A pre-existing condition is defined as any ailment, illness or condition that you have had signs or symptoms of in the last 6 months before you’re joining a fund or upgrading your health cover.

The condition doesn’t necessarily need to be diagnosed to be deemed pre-existing. You also may not even be experiencing noticeable symptoms of the condition. It’s up to a health insurer appointed medical practitioner to make the decision on whether or not an illness was pre-existing.

You can read more about pre-existing conditions and how they may affect you here

If you have a pre-existing condition, it’s important to know that while you may have to wait 12 months before you can claim, you’ll be able to purchase any cover at the same price as every other person.

How do waiting periods affect pregnancy cover?

If you’re searching for a health insurance deal for pregnancy cover with no waiting period, you may be looking for a long time. That’s because almost all health funds enforce a strict 12-month waiting period for obstetrics cover.

If you’re considering starting a family and want to be treated in a private hospital during the birth of your child, you’ll need to plan to take out extras cover well in advance. Even if you’re already a member of a health fund and simply want to upgrade your cover to include obstetrics, you’ll still need to wait 12 months before you can be treated by a private hospital obstetrician and enjoy the comforts of your own hospital room.

It’s also important to check with your individual health fund that your newborn baby will be covered under your policy.

What about dental cover no waiting period?

Regardless of whether you’re choosing an extras cover or a stand-alone dental policy, you’ll have to serve the relevant waiting periods before you can claim the benefits of your dental treatments.

However, you may find a policy offering a special promotion that allows you to claim on any dental treatments that typically have a two or six-month waiting period. Generally, you’ll only be able to do this once.

Is there such a thing as no waiting period extras or no waiting period hospital cover?

While health funds do offer special promotions waiving the waiting periods from time to time, there’s no policy that offers no waiting periods as a standard feature.

Regardless of whether you’re choosing an extras or hospital cover, waiting periods will typically be applied to the benefits of the individual policy.

What happens to my waiting periods if I suspend my cover?

Planning an overseas holiday? Some funds may offer you the option to suspend your cover while you are overseas. If agreed, you’ll be able to remain a member of the fund, but won’t be paying the premiums for the duration you are away. This means more money to spend on travel and souvenirs and less on health insurance you won’t be using!

Because you’ll still remain a member, you’re waiting periods will be preserved. The time you’ve already served won’t be affected when you reactivate your health insurance. If you’ve only served part of your term, you’ll need to complete the remainder of your waiting period when you return from your travels before you can make a claim.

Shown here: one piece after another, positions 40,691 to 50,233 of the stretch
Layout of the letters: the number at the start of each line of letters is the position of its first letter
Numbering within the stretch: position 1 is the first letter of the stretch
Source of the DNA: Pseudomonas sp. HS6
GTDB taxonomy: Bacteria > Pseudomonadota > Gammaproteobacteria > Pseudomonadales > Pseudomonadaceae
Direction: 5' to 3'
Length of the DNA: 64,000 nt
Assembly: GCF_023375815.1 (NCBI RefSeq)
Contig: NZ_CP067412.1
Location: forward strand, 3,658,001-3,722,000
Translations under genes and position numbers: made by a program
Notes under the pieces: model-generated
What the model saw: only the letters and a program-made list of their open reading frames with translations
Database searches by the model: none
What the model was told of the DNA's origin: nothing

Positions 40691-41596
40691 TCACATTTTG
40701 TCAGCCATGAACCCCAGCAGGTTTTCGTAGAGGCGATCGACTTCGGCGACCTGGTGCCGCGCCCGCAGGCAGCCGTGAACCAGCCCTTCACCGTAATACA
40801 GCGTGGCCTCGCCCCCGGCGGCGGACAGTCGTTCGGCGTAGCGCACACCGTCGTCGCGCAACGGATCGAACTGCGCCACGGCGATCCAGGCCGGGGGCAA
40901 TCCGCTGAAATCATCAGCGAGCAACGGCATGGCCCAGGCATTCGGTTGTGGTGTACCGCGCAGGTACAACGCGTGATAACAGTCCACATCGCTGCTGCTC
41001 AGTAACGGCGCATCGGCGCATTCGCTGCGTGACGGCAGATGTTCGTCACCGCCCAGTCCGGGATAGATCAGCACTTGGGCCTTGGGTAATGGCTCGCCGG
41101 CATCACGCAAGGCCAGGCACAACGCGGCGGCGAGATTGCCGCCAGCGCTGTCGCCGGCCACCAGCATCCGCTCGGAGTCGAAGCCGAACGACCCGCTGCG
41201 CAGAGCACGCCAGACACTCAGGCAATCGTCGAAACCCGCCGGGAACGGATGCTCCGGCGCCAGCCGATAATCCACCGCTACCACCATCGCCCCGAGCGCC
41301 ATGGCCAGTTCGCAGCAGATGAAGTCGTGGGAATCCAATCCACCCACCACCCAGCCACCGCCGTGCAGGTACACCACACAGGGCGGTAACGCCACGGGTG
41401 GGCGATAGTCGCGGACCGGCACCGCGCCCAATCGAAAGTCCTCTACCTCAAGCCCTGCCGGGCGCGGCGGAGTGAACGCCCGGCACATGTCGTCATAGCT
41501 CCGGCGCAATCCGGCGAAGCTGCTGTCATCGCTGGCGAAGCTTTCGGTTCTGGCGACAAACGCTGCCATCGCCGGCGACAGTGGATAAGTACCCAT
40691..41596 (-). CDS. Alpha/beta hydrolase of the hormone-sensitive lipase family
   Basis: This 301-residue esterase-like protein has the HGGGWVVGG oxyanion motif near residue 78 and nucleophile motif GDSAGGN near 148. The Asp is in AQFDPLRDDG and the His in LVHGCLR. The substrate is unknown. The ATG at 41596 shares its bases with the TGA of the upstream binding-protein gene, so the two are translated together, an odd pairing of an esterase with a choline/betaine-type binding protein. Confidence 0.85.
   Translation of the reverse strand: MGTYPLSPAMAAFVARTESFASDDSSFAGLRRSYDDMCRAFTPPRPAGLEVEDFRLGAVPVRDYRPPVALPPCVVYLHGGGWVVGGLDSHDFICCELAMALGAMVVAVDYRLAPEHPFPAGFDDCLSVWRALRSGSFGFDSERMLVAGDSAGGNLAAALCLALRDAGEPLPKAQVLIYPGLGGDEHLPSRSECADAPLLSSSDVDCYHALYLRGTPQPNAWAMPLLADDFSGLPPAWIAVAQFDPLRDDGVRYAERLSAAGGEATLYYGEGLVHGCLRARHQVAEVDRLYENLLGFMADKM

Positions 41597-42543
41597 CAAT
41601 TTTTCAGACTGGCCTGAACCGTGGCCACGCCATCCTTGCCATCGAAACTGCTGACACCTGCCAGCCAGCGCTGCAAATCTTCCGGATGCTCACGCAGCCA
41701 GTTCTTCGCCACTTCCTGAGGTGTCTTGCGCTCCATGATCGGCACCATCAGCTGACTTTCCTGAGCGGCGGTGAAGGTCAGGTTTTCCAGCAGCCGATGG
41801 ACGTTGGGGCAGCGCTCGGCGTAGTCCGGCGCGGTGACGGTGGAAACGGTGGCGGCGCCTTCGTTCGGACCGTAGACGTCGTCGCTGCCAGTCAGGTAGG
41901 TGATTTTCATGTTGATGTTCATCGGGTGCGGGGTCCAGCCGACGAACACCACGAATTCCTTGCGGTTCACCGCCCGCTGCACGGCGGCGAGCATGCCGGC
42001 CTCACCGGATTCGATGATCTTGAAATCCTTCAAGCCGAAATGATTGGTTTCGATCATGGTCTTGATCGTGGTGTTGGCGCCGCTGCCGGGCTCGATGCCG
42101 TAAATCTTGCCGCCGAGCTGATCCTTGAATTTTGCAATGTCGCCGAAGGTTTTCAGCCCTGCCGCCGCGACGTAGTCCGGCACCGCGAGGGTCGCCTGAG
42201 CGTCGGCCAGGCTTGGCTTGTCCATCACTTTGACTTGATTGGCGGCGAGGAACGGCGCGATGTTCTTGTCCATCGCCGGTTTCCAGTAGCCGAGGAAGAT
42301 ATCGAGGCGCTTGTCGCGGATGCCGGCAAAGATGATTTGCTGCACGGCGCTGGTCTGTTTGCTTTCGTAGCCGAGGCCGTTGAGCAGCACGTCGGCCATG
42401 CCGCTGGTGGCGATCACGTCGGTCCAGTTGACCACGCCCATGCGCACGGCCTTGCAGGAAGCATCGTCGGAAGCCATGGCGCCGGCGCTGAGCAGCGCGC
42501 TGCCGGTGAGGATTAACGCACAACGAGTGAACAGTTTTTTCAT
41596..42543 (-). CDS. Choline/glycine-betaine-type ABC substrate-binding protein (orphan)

Each individual fund has different rules relating to suspending health cover, so it’s important you contact your own fund for all the details. If suspending your cover is agreed, most funds will require proof of your re-entry into Australia to reactivate your cover. A copy of your boarding pass or passport is typically required.

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What happens to the waiting period when I switch funds?

This is probably the most common questions health insurers get asked by new customers. If you’re considering switching health funds, any waiting period you’ve already served will be automatically waived if you’re switching to the same or lower level of cover.

For example, if you’ve already completed the 12-month waiting period for obstetrics benefits and want to switch to a fund offering better value, you won’t have to reserve this period again with your new insurer.

However, you may have to complete a waiting period with your new health fund if you:

  • Haven’t completed the entire waiting period

    If you’ve only completed some of your waiting period under your old policy, you’ll need to serve the remaining time before you can claim with your new fund.

    For example, if you’ve served 8 months of your 12-month major dental waiting period, you’ll need to wait another 4 months with your new health fund before you can claim the benefits.

  • Are upgrading your cover

    If you are upgrading your cover to include new or higher benefits, you’ll need to complete the relevant waiting period before you can make a claim.

    For example, if your previous cover didn’t include obstetrics and you upgrade to a policy with this feature, you’ll need to wait 12 months before taking advantage of the benefits.

Ready to take out health insurance or switch funds?

Now that you’re aimed with all the information about waiting periods, you’ll be able to compare all the details of the individual policies without any surprises.

By using the Members Own comparison service you can easily compare policies to find one that suits your individual needs

Our online tool takes out all the the stress of comparing insurance policies. Within minutes, you’ll be able to compare the policies of 20 not-for-profit health funds and find out which offer the best value for your individual needs and budget.

All you need to do is jump onto the online comparison site and within a few minutes, you’ll be presented with a range of policies that could see you enjoying the benefits of private health insurance in no time!

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If you have any questions or queries with your health cover or how waiting periods work, we have friendly staff who are all health insurance experts. You can call one of our team on 13 10 66.